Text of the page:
expectations and followed a general trend. Now we will discuss some of the
answers which stood out.
The best answer in favour
of the pen was: “yes sure controlling someone with
your might would just result in more hatered towards one .while with a pen you
can have peaceful and legit documentation in regards of any matter with both
parties being satised. ruling with a sword will just be benical for ones
ownself .while pen does not harm anyone until you poke someone with it
especially in the eye.” The reason that this
answer stood out was that this person presented both aspects, regarding the
sword and the pen. Also, he judged the humour present in the question and added
his own humour in the last line of his answer. Speaking of humour one person
also said that you can’t scratch your back with your sword and thus pen is
mightier than the sword(Let’s just hope he was not serious about it).
Some people presented a
balanced view. They argued that the pen is mightier that the sword only when
the sword has made way for the pen. We can infer from it that they are
referring to the fact that a nation can prosper in terms of education if its
borders are safe. i.e. safety comes first, only then education is possible.
Presently, we can see that this is true. In parts of the world where war is waging,
the pen is of no use.
There were about 7 people
who answered in absolute favour of the sword. Three of them argued that
although we cannot sign a cheque with a sword, we can wave it around and make
somebody sign the cheque with a pen. One of them answered in a sarcastic tone
that “where were the caretakers of the pen during the world wars”. The same
person quoted a Hadith “Sword is Momin’s weapon”. It is ironic that these
people forgot that they were expressing their views in favour of the sword by using
the power of writing i.e. pen.
does this picture symbolize?
This is a
picture with a vast number of meanings, which differ from mind to mind. From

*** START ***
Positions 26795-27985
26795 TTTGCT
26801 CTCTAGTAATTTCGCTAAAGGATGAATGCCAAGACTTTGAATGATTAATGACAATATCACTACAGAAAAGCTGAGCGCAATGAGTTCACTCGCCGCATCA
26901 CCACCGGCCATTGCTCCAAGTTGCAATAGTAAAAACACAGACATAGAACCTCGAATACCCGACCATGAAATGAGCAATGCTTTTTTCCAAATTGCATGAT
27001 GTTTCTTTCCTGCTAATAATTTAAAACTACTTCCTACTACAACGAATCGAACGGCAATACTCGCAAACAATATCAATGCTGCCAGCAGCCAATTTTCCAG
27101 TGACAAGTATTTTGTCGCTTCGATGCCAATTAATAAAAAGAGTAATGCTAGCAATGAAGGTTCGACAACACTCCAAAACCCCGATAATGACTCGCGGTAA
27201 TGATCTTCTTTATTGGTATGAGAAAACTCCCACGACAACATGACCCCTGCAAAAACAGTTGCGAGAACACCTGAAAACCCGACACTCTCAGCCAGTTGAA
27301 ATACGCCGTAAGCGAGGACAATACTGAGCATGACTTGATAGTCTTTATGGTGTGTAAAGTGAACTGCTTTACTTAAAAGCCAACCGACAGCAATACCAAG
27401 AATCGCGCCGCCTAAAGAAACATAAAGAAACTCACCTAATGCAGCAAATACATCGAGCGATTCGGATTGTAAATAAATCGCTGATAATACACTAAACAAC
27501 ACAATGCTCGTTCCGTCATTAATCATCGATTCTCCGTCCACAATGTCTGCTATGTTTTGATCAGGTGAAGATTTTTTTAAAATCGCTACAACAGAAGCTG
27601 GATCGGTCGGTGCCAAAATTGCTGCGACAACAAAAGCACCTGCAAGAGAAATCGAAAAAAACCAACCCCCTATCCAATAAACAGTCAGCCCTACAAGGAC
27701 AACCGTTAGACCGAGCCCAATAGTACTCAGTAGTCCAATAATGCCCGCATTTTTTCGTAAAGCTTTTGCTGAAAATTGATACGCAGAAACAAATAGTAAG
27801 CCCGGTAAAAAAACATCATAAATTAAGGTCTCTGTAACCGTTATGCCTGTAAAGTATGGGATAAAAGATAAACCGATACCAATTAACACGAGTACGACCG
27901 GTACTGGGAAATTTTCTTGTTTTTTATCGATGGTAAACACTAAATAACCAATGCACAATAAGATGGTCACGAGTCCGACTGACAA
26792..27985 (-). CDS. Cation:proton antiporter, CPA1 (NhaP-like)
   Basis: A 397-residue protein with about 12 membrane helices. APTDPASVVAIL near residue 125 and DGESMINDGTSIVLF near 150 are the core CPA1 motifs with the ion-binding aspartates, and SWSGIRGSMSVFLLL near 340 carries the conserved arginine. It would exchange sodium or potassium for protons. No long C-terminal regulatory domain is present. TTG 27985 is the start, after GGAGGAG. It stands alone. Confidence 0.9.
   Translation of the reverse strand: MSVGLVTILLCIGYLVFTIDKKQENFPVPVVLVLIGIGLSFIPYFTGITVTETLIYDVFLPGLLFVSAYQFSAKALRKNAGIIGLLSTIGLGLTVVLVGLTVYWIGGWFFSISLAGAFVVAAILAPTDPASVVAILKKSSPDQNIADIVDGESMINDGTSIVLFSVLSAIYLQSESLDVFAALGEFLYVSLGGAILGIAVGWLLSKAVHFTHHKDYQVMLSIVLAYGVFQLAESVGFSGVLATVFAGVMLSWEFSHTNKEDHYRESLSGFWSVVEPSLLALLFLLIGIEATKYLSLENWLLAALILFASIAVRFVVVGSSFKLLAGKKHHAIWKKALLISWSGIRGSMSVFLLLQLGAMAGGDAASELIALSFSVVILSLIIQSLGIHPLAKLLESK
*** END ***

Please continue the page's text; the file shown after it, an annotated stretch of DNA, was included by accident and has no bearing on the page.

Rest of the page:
it, people can infer both positive and negative meanings. And hence we got both type of answers as
well. Many compared it with real-life circumstances while many thought of it in
literal sense. Some also described their philosophical thoughts about this
picture. Mostly people answered in
positive sense but almost 20 % saw negativity in it. This was general trend in
responces. A surprising fact was that only two persons (out of 50+) described
both positive and negative sides of this picture.
people wrote the word self-confidence while some wrote over-confidence. In a
way, both are correct as the meaning it gives is not independent of the way and
direction of thinking. But their answers including many others were too brief.
if we talk about philosophical sense, many people compared goals, ambitions and
wishes with this pic. People wrote that we consider our self of too much worth,
while we are nothing special and we should criticize and correct our mistakes
and flaws. While some answers said that we consider our self too low, while
there is a lion hiding in us and we should promote it to grow. Everyone have at
least some potential in them, but they may not be necessarily aware of it.
Knowing one’s own self is a part of the journey of life. We should also never underestimate
ourselves. People also compared the picture with problems. Our problems may not
be as big as we think. Some people also wrote quotes like “Do not judge a book
by its cover”. One of the best philosophical answer is as “Wishes are not
fulfilled always. One wants to become that which he could not. But in struggle
of becoming that thing, he becomes what is in between of excellence and
All in All, we do not get as
creditable answers for this question as for others. This may be due to the
reason that it was last. Among the hilarious answers was a simple word “Meme”.